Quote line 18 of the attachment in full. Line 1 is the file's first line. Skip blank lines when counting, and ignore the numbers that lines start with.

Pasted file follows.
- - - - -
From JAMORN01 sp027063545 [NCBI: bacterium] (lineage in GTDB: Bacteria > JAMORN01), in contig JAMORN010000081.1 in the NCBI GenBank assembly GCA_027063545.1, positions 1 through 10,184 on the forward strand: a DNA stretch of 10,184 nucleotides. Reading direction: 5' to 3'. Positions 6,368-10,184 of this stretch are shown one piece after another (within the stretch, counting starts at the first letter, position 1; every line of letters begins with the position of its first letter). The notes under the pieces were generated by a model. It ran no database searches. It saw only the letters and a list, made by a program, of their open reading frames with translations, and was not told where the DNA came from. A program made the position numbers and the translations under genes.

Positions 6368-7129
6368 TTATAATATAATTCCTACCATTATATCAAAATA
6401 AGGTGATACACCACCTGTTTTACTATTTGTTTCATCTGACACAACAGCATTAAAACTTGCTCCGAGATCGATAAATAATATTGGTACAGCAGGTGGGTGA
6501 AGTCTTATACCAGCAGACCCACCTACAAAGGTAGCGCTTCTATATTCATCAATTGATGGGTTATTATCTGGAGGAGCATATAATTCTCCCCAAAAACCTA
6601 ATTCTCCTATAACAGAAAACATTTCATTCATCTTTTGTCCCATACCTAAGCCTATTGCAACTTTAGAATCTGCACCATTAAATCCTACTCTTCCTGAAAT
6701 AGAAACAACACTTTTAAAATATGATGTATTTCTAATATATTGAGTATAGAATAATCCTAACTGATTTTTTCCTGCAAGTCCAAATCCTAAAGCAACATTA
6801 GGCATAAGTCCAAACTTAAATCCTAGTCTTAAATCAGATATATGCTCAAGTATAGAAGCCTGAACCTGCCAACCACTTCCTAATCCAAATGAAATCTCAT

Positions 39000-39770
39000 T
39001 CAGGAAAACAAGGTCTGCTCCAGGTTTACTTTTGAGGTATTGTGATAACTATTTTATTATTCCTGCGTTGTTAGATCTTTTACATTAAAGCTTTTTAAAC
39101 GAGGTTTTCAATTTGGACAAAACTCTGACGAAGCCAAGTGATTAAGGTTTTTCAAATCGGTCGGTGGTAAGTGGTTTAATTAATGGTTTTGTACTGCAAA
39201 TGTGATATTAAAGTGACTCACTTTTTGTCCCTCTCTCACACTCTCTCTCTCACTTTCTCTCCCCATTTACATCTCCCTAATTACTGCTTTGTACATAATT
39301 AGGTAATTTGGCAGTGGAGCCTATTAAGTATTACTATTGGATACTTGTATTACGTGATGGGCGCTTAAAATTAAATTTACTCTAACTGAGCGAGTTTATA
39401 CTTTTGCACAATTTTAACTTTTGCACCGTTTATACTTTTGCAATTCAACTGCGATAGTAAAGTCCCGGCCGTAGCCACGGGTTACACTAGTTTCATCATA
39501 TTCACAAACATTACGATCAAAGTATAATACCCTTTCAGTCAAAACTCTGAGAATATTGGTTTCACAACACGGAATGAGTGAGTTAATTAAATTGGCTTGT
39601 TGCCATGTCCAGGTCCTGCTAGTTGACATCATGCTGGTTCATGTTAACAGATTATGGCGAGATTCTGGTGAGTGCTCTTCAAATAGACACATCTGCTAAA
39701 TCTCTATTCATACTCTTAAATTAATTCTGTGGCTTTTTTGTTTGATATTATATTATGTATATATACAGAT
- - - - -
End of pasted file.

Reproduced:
39701 TCTCTATTCATACTCTTAAATTAATTCTGTGGCTTTTTTGTTTGATATTATATTATGTATATATACAGAT